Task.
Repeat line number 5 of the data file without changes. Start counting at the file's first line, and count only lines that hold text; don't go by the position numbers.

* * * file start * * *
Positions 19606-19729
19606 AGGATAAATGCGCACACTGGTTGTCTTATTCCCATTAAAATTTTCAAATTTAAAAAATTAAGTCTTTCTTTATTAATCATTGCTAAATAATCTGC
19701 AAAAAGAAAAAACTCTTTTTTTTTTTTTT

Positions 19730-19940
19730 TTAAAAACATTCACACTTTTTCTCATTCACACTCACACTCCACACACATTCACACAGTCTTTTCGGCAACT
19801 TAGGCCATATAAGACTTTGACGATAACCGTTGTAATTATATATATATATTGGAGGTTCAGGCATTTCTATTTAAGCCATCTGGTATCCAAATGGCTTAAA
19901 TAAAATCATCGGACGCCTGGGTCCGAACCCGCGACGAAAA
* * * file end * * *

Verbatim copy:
19730 TTAAAAACATTCACACTTTTTCTCATTCACACTCACACTCCACACACATTCACACAGTCTTTTCGGCAACT